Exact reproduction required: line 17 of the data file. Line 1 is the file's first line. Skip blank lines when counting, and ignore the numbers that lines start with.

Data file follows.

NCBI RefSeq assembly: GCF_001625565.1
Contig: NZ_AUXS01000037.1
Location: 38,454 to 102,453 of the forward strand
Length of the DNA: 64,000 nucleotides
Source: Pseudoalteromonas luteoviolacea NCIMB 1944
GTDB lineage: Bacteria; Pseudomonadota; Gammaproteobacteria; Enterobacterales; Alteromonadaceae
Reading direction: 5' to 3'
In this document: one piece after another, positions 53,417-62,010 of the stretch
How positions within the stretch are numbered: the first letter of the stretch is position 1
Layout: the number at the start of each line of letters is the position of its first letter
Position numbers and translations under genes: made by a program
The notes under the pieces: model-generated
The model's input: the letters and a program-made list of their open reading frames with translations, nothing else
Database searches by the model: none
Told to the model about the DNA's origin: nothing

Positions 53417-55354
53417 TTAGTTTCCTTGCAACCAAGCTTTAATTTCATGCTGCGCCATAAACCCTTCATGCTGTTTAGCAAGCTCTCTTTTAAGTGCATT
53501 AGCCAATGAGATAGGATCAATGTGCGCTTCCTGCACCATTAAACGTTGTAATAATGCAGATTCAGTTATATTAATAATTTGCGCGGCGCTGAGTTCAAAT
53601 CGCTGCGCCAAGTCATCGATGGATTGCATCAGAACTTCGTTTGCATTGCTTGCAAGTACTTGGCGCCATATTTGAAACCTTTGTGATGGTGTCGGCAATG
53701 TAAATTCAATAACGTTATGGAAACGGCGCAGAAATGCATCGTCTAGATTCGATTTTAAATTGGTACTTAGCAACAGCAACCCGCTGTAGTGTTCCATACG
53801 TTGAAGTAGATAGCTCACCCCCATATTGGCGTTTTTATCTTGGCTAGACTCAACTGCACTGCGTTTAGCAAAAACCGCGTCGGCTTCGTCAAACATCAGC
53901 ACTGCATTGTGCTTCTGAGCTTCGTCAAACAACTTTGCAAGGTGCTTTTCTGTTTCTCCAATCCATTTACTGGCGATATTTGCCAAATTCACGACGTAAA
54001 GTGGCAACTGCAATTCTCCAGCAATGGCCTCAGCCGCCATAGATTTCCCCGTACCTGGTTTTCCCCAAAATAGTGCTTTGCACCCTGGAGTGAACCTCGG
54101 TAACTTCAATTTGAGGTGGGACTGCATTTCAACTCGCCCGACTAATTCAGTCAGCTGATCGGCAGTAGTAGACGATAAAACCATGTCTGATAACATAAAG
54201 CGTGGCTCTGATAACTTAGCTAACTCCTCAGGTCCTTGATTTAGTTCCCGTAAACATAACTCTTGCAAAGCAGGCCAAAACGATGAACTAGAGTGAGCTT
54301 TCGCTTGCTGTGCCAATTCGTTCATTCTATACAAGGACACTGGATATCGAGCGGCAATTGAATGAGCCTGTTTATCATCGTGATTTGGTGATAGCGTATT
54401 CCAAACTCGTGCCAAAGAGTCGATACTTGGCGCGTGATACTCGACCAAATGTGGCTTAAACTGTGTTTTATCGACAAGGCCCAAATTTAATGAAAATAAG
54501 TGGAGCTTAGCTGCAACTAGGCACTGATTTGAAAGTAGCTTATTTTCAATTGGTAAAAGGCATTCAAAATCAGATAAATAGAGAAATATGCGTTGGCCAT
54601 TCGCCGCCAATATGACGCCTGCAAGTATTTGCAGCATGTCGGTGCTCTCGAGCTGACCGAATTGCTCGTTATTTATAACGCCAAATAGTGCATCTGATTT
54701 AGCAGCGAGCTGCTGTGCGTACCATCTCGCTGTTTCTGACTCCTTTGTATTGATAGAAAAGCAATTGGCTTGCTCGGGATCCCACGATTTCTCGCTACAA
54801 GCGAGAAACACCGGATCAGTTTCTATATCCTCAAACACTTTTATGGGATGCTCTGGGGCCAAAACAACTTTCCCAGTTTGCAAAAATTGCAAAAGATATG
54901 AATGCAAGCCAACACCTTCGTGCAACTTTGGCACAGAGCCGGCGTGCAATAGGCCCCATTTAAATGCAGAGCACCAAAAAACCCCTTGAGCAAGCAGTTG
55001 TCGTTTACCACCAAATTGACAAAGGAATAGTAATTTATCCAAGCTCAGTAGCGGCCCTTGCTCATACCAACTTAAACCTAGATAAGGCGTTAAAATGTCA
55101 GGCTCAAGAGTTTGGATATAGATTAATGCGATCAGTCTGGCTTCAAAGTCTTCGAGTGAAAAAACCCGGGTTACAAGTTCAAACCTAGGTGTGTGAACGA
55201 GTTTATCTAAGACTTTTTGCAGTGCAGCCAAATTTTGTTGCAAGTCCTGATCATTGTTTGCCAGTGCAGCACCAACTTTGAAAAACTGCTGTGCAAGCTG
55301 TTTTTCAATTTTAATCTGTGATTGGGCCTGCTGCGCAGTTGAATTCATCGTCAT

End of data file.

53417 TTAGTTTCCTTGCAACCAAGCTTTAATTTCATGCTGCGCCATAAACCCTTCATGCTGTTTAGCAAGCTCTCTTTTAAGTGCATT